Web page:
Corbyn makes late bid for support as deadline looms

Jeremy Corbyn
Jeremy Corbyn
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LABOUR members will discover tomorrow whether the race to be the party’s leader will be a three or four horse race.

Monday is deadline day for nominations and of the four declared candidates, only Jeremy Corbyn remains short of the 35 declarations of support from fellow MPs necessary to secure a place on the ballot.

The Islington North MP today staged a last gasp attempt to garner the 13 additional nominations he needs to take part in the race triggered by the post-election resignation of Doncaster North MP Ed Miliband.

Mr Corbyn said: “What I’m trying to do is to say there is a Labour tradition here, a Labour tradition of public enterprise, of public ownership, a Labour tradition of investment in social, health services, which I think is a very strong one and what brings a lot of people into the party and brings a lot of people to vote for us in the first place.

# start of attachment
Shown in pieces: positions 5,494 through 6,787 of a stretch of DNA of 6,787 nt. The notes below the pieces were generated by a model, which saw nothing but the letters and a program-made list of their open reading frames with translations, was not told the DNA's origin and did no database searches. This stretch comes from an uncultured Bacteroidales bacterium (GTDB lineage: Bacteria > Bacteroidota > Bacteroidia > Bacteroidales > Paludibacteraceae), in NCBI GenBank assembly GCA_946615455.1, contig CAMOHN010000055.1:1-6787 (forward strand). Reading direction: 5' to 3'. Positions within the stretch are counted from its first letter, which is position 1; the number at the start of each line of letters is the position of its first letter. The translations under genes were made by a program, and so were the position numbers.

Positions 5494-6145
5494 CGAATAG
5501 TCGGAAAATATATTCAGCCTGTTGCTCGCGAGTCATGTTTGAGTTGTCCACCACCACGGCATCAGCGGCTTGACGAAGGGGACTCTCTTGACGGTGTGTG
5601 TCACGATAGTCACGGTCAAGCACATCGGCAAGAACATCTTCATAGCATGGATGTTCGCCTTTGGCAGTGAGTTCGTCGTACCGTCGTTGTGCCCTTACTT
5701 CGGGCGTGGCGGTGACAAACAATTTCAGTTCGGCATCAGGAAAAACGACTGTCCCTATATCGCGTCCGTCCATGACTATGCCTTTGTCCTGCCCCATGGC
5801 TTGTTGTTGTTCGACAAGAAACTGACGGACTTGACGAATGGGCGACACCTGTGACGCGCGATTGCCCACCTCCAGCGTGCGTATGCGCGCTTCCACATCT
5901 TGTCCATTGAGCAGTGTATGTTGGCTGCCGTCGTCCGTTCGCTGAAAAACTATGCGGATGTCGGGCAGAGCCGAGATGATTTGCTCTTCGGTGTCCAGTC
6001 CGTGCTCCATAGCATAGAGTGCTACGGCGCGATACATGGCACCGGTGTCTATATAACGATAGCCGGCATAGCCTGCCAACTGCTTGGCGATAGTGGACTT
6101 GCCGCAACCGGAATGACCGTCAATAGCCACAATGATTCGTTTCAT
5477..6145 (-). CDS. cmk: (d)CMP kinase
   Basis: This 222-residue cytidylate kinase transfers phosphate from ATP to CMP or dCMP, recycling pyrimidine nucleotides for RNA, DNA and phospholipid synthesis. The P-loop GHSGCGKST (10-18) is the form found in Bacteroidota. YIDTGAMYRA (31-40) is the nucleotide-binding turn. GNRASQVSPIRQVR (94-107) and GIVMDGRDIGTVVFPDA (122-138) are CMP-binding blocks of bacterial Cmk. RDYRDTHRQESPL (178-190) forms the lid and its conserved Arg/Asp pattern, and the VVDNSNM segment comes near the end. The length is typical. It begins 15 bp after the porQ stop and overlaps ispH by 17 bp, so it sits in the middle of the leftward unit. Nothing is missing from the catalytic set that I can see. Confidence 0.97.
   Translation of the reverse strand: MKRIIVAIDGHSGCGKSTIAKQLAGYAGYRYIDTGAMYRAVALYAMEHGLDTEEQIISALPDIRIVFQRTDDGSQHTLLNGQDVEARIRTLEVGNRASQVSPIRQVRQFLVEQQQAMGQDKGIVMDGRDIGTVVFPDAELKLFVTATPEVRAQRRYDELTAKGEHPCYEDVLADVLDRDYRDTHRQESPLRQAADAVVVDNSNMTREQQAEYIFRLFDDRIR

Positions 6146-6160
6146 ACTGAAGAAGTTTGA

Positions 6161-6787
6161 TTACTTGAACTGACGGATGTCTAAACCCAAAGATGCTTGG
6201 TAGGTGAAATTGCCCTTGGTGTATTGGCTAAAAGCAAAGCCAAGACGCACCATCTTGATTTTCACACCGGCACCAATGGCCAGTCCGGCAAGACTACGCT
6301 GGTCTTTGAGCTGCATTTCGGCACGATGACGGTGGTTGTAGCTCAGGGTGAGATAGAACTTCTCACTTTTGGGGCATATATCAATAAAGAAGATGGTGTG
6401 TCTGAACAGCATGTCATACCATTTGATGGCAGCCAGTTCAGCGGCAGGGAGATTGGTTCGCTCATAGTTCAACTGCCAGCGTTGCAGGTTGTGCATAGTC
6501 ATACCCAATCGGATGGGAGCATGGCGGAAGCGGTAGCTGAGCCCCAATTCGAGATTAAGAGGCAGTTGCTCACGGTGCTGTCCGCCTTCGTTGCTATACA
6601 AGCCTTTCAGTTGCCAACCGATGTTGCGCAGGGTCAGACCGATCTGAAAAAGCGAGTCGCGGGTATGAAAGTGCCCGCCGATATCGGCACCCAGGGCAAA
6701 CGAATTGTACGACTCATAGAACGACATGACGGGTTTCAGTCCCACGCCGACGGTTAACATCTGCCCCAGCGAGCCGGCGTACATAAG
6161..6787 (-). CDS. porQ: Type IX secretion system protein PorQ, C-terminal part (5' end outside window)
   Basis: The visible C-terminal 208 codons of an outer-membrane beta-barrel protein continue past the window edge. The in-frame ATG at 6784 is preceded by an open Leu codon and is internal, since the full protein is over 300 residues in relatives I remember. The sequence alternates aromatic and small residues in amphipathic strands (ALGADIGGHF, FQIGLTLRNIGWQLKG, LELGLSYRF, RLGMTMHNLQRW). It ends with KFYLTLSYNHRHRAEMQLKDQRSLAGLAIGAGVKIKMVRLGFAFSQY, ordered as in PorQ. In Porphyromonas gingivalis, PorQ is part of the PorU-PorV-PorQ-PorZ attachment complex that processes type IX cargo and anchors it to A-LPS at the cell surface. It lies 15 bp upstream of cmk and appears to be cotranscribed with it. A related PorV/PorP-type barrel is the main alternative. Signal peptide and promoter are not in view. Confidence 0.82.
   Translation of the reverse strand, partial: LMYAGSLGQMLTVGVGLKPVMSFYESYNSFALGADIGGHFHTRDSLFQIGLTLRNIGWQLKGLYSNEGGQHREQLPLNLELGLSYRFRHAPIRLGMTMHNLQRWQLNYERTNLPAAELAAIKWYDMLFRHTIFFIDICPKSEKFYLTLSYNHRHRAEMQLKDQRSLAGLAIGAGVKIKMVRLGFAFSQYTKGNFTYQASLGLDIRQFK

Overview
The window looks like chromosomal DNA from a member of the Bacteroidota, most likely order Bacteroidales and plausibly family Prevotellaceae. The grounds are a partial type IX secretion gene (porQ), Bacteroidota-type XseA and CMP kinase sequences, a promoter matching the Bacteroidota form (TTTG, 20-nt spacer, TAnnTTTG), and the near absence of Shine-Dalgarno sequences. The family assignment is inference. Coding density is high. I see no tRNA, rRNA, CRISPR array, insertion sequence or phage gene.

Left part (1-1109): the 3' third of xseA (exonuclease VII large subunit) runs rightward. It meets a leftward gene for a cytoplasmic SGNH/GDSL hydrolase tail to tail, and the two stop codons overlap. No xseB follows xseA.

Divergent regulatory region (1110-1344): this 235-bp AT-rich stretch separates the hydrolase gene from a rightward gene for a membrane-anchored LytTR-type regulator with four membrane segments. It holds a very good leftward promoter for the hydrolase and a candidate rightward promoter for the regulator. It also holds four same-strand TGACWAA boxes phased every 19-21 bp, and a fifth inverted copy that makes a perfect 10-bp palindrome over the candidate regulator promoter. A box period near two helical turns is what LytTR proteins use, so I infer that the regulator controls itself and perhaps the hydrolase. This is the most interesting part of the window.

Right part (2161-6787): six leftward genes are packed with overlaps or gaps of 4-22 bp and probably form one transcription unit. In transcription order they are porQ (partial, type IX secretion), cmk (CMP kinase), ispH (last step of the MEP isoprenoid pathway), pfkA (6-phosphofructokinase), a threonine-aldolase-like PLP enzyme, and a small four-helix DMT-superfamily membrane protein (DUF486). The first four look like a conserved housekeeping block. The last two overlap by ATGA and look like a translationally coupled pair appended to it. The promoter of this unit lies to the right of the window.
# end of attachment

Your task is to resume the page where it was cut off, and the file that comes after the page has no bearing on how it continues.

“I want to raise those issues, I also want to raise the issues of nuclear weapons, of Trident, of human rights and justice, just to say to everyone in the party - there are a lot of people out there who actually want the Labour Party to represent what they, in their gut feelings, are all about.

“I’m not looking for this for some personal aggrandisement, I’m much too old for that kind of thing, I’m doing this because I want there to be a serious debate in the party in which those points of view are heard, are put, are debated.”

Normanton, Pontefract and Castleford MP Yvette Cooper, Shadow Health Secretary Andy Burnham and Shadow Care Minister Liz Kendall have already secured the nominations they need.

Debate continues within Labour over whether the next leader should have to face re-election before voters go to the polls again.

Former Labour Minister Frank Field suggested the party should make it easier to unseat a leader and claimed he had the support of colleagues including Huddersfield MP Barry Sheerman.

Writing in the Mail on Sunday, Mr Field said: “We, like the Conservatives, must build into our parliamentary rules a trapdoor mechanism through which leaders likely to fail can be quickly dropped.

“This is why I’ve written to eight senior fellow Labour MPs asking them to back a change in the Parliamentary Labour Party’s rulebook which would give us a similar despatching policy as the Tories have.”